Struggles with new learning
Sometimes I don't enjoy learning new things. I like to be right. Sometimes knowing I'm about to fail drives me back to my comfort zone. I don't like wasting time and money, neither of which I have in large quantities. So I'll just sit back and rest in what I know. That's not a good habit to model for my kids.
In the last couple years, I've started making breakfast for my kids on most Saturdays. I don't do a lot of cooking and rarely is it healthy, as evidenced by the Flipboard magazine I curate related to the topic. Making pancakes has been a been a great opportunity for me to try something new that helps make memories for our family. I've learned a lot about my kids - make some good, basic pancakes and just add whip cream. Maybe add some chocolate chips. Make them too fancy and run the risk of them not being eaten. Earlier this fall we mixed in some doughnuts, but for Christmas we tackled a breakfast food my wife and I had long been scheming to conquer - the big, fluffy, frosted cinnamon roll.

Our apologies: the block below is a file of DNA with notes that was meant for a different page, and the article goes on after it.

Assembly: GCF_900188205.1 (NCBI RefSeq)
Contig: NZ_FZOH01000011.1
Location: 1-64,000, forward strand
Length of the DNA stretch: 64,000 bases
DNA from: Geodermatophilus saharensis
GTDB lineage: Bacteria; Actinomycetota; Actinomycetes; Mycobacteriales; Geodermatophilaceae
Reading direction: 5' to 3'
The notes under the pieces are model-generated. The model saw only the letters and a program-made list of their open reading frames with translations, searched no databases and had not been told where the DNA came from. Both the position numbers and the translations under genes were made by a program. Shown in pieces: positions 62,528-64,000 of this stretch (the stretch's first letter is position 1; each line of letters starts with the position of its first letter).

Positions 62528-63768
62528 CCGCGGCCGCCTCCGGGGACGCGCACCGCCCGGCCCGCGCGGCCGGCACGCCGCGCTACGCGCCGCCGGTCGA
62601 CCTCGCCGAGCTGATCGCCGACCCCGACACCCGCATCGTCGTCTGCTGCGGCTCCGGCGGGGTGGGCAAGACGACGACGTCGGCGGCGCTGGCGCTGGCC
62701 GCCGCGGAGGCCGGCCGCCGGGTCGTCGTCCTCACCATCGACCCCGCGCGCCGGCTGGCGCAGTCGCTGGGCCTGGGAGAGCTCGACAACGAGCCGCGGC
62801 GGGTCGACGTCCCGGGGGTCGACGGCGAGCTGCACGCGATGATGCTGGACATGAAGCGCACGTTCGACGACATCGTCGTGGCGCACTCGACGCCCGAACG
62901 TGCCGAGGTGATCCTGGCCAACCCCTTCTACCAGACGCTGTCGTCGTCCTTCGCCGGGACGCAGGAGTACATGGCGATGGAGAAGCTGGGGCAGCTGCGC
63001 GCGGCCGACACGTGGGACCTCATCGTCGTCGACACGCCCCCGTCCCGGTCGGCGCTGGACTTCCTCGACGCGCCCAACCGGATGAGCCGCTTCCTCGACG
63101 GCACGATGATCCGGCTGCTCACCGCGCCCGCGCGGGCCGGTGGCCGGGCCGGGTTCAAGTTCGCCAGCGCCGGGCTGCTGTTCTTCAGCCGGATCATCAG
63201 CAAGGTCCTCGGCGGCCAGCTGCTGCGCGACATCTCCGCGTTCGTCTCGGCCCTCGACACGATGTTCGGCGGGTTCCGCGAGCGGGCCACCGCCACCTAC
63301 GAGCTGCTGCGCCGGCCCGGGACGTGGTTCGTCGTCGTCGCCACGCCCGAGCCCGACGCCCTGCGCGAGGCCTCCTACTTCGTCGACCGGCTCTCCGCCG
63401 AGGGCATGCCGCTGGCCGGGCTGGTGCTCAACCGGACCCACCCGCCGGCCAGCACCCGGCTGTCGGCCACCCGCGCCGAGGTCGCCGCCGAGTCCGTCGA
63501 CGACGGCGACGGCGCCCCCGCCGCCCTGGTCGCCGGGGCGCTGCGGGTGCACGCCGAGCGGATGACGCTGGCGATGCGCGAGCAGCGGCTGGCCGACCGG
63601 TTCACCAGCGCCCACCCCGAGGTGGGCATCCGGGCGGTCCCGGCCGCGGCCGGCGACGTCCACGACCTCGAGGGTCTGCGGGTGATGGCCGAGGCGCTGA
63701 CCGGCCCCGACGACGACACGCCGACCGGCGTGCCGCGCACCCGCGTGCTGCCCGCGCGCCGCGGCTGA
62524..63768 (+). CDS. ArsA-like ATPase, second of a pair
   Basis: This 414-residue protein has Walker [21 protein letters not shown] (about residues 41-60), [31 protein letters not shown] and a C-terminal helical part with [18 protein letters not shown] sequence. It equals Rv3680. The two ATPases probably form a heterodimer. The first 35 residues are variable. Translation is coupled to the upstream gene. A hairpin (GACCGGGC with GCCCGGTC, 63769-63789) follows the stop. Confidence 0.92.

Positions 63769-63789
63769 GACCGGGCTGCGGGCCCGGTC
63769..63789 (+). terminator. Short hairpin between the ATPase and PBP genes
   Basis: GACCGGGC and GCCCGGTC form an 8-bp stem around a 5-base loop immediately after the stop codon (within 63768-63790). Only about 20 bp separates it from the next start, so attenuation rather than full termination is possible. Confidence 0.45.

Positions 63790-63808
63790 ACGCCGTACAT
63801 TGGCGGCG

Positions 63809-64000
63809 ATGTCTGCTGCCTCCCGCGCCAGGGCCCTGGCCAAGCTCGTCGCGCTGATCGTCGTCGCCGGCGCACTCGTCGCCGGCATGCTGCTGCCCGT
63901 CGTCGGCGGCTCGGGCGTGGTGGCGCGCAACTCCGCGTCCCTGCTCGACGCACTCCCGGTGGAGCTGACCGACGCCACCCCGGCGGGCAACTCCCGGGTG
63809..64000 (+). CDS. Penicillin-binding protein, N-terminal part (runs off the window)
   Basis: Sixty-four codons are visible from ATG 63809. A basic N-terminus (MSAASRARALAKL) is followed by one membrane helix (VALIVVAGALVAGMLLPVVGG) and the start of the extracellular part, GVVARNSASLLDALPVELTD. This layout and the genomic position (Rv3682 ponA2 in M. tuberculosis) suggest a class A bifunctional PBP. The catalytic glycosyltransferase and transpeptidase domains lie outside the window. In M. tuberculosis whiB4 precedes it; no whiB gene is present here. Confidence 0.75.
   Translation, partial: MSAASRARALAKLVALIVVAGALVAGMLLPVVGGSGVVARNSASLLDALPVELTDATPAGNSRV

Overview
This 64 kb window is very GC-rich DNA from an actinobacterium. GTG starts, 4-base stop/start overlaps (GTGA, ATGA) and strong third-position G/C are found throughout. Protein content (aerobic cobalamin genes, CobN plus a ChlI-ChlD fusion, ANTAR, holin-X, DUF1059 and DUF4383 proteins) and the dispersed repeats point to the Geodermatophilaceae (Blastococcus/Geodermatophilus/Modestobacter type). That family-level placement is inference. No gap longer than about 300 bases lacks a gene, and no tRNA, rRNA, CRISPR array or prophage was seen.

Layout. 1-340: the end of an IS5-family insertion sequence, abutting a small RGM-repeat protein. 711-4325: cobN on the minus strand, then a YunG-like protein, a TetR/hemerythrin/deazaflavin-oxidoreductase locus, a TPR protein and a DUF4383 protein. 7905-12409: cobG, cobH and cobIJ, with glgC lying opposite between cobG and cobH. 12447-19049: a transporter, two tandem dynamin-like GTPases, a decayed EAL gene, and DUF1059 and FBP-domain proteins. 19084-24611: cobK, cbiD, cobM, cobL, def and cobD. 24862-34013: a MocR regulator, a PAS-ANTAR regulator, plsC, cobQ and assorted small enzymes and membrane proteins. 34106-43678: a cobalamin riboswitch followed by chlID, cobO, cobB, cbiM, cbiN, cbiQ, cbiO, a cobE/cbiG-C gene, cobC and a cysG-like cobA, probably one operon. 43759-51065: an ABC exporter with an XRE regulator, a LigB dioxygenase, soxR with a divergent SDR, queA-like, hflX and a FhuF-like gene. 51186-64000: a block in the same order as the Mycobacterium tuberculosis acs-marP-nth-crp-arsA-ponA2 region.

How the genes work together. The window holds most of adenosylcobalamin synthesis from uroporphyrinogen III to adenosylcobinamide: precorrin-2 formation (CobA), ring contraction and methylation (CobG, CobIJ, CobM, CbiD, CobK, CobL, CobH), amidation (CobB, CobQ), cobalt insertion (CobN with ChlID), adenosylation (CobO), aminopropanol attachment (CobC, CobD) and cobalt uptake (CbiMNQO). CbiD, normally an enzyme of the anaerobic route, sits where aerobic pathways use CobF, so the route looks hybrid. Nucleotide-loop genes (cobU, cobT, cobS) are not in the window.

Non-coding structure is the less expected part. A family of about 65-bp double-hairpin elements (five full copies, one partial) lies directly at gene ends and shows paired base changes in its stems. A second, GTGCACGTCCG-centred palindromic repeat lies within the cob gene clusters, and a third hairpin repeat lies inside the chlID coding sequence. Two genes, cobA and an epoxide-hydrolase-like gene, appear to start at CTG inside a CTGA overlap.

We've got some opportunity to improve, but the toughest critics (the kids) gave some great reviews. It felt great to be able to share these with my family on Christmas morning.
We also made a few more Christmas items than normal this year. Actually, I've never made anything like we did this year. We created stacked present decorations for our front porch, painted a "joy" sign out of some old wood we had in our garage that also went out front, and two Christmas decorations we gave to grandparents as presents.
Both the breakfast foods and Christmas presents have given me plenty of opportunities to model learning new things with my kids. I try to talk through both struggles and successes with whoever is helping. Our second Christmas present didn't turn out so well because of some old semi-gloss. So we'll be re-making it this week. We talked about what we learned from our experience and what we can do to improve. I've tried to be a good model in hopes that they can learn from these experiences and are able to struggle through their own new learning in the future.